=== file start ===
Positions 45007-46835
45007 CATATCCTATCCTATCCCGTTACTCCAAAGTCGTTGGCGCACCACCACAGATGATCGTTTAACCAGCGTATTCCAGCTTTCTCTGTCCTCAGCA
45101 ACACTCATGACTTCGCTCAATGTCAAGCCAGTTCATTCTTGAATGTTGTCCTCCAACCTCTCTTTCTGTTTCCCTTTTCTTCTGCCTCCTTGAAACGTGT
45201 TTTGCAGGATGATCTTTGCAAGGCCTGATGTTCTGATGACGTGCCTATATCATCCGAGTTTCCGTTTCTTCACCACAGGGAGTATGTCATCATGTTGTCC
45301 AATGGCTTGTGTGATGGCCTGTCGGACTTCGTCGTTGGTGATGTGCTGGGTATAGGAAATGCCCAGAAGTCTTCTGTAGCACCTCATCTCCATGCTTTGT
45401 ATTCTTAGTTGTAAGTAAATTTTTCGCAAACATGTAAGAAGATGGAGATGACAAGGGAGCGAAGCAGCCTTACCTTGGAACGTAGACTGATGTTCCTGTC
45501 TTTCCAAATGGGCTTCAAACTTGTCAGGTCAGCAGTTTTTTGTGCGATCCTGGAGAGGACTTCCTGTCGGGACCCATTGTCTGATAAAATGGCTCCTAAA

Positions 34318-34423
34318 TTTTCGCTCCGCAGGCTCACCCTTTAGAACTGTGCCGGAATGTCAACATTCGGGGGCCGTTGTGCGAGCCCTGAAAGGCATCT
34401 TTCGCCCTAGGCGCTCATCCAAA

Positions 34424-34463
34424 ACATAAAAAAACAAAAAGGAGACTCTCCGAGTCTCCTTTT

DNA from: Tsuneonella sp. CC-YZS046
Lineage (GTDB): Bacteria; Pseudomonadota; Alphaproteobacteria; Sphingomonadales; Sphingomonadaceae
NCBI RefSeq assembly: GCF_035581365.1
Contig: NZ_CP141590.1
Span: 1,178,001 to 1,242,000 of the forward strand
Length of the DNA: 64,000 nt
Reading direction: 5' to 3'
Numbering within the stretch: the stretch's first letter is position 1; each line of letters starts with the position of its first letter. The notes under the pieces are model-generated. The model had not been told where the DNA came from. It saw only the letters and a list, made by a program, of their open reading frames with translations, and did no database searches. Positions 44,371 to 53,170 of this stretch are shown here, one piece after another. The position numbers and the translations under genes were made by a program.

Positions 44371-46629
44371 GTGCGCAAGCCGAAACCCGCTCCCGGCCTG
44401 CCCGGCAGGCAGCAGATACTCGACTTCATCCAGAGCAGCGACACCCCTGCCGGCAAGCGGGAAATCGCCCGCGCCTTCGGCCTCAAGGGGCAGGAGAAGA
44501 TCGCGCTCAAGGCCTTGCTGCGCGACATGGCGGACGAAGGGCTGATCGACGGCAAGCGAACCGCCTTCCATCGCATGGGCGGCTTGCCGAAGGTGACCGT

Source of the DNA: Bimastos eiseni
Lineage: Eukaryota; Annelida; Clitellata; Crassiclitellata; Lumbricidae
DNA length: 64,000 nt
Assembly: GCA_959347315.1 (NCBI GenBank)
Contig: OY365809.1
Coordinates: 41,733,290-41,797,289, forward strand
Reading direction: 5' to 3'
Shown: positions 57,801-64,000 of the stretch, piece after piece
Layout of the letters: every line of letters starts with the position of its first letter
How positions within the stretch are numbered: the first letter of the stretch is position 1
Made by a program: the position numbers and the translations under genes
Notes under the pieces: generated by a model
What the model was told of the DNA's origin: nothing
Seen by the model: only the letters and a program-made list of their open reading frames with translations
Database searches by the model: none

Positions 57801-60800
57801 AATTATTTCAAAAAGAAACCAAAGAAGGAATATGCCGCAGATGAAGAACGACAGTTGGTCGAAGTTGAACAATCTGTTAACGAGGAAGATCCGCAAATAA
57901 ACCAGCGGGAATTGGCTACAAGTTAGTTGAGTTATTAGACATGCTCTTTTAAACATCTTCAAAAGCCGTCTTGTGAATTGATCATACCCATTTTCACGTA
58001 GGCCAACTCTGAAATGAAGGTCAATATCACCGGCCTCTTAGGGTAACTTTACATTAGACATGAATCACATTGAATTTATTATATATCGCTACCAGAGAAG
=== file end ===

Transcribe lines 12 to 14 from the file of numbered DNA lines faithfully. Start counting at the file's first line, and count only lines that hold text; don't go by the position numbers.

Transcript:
34424 ACATAAAAAAACAAAAAGGAGACTCTCCGAGTCTCCTTTT

DNA from: Tsuneonella sp. CC-YZS046
Lineage (GTDB): Bacteria; Pseudomonadota; Alphaproteobacteria; Sphingomonadales; Sphingomonadaceae